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New Data on Chimerix's Brincidofovir Supports Safety and Antiviral Activity Against Multiple Life-Threatening DNA Viruses in Organ Transplant Recipients
Data presented at WTC support brincidofovir's antiviral activity and safety profile in hematopoietic cell transplant (HCT) and solid organ transplant recipients who were treated for viral infections including adenovirus (AdV), cytomegalovirus (CMV), BK virus, Epstein-Barr virus (EBV) and varicella zoster virus (VZV).
Chimerix Presentations at WTC include:
Brincidofovir for the Treatment of Serious or Life-Threatening Double-Stranded DNA Virus Infections in Patients Receiving Liver Transplant as Part of Multiorgan Transplantation
- Brincidofovir demonstrated antiviral activity against adenovirus (AdV), cytomegalovirus (CMV), Epstein-Barr virus (EBV), BK virus (BKV), and varicella zoster virus (VZV) in pediatric and adolescent patients who received multiorgan transplants
Ten patients who had received multiorgan transplants (liver ± kidney/pancreas/small bowel) ages six months to 15 years were treated with brincidofovir for life-threatening DNA virus infections including AdV, CMV, BK virus, Epstein-Barr virus (EBV) and varicella zoster virus (VZV) after failing existing antiviral therapies. Brincidofovir treatment duration ranged from one to 26 weeks and antiviral activity was observed against all five DNA viruses. Overall, liver and kidney function remained stable or improved in all patients while receiving brincidofovir and during follow-up. In this small, uncontrolled, multiorgan transplant patient population with life-threatening viral infections, the only serious adverse event attributed to brincidofovir was diarrhea in one patient which resolved on treatment. These clinical data support the continued evaluation of brincidofovir for the prevention or treatment of multiple viral infections in patients who have received solid organ transplants or who have other immune dysfunction, and complement previous in vitro potency of brincidofovir against all five families of DNA viruses that cause human disease.
Switch from Existing Antivirals to Brincidofovir Leads to Improving Renal Function
- Greater than 80% of patients who received prior cidofovir or foscarnet showed improvement in renal function during brincidofovir treatment
The expanded access study of brincidofovir (BCV, CMX001), Study 350, enrolled immunocompromised patients with life-threatening DNA viral infection(s) and no other therapeutic options. Twenty-five percent (25%, n=66) of patients enrolled had received prior antivirals foscarnet or cidofovir, known to be nephrotoxic, providing an opportunity to evaluate the change in renal function during BCV therapy. Despite the heterogeneity and complexity of these patients, greater than 80% of patients who received cidofovir or foscarnet showed improvement in renal function during brincidofovir treatment, including patients with severe renal impairment (eGFR < 30 mL/min) when they began BCV. In patients who switched from prior cidofovir to brincidofovir (n=37) greater than 80% showed improvement in renal function measured by eGFR. In patients with severe renal impairment at baseline, 100% had measurable improvement in eGFR while on brincidofovir, with > 60% improving by a clinically significant 20 mL/min or more. These data support the lack of nephrotoxicity associated with brincidofovir, consistent with data from the Phase 2 CMV prevention trial which showed a dose-related improvement in GFR. Further study of brincidofovir is planned in kidney transplant recipients and other patient populations at high risk of renal impairment.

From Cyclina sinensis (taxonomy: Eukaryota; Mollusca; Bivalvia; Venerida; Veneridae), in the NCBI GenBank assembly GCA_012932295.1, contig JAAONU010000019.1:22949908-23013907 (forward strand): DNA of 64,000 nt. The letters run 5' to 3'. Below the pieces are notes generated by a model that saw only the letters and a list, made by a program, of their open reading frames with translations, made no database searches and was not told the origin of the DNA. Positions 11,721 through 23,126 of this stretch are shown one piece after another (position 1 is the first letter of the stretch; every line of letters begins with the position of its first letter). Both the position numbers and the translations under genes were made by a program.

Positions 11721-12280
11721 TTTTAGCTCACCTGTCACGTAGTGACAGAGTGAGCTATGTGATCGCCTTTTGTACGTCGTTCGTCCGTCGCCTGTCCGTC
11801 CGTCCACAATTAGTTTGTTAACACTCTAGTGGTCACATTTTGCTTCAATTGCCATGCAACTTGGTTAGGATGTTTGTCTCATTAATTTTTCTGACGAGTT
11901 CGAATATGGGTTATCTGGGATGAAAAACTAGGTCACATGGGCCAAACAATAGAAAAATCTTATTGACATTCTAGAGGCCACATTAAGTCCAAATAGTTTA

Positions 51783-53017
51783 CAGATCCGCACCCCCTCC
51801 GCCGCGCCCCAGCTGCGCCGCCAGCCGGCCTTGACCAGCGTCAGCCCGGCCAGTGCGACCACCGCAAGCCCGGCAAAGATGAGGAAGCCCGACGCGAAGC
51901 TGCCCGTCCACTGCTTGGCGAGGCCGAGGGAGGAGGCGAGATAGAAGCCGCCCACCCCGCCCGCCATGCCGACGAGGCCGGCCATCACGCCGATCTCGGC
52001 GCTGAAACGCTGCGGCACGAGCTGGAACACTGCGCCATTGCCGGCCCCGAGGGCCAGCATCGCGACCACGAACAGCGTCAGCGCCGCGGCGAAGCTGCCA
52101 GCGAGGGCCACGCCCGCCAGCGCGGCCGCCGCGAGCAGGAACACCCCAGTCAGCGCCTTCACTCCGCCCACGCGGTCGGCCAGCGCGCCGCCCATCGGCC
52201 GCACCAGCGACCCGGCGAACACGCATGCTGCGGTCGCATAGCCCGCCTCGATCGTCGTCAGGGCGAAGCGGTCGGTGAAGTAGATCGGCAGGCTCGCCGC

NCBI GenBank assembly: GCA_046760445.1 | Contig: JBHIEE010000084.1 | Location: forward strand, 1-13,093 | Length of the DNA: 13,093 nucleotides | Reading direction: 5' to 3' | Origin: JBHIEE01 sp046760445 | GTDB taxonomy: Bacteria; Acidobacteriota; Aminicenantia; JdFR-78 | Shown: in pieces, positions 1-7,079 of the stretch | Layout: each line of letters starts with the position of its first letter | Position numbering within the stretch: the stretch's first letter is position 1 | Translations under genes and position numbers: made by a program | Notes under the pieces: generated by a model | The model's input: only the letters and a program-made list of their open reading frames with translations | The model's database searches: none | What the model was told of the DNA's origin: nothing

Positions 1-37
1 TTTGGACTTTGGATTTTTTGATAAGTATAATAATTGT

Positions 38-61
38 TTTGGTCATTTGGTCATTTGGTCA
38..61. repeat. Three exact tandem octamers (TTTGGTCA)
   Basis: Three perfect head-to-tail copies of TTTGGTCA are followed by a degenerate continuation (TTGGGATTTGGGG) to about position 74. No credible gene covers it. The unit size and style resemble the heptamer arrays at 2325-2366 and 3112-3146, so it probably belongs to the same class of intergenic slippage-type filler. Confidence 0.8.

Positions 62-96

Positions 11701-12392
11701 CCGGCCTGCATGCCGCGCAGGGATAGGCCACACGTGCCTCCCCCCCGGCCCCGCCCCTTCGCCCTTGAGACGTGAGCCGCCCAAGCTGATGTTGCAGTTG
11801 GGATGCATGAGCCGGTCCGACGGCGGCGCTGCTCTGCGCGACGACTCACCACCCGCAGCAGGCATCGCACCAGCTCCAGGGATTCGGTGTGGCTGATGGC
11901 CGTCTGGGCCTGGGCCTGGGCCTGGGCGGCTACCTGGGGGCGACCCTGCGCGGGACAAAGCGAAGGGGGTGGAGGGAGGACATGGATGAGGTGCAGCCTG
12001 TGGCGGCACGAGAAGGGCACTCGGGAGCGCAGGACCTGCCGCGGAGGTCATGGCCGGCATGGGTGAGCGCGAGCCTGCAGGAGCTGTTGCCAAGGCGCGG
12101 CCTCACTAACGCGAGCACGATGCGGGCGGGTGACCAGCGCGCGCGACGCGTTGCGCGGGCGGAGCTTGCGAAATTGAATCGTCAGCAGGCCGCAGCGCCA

Brincidofovir Experience in Renal Transplant Patients for Treatment of Refractory CMV Infection
- Brincidofovir demonstrated antiviral activity against CMV in kidney transplant patients who failed other antiviral treatments
Patients who had failed previous antiviral treatment for CMV infection received brincidofovir under an expanded access protocol (Study 350). Five kidney transplant patients (ages 44-56) with refractory or resistant CMV infections received brincidofovir for 10-171 days (mean 91 days) at doses of 100-200 mg twice weekly. Three patients had a complete virologic response with undetectable CMV ( < LOD 100c/mL), and one patient had a -2.4 log10 reduction in CMV viremia from Baseline. The most common adverse events were diarrhea and nausea reported in three of five patients. One of the five patients discontinued for drug-related adverse events. In this small, uncontrolled subset of kidney transplant recipients, there were no remarkable shifts in renal function during treatment. These data support further evaluation of brincidofovir for the treatment and prevention of CMV in patients who receive a kidney transplant.
About Brincidofovir (CMX001)
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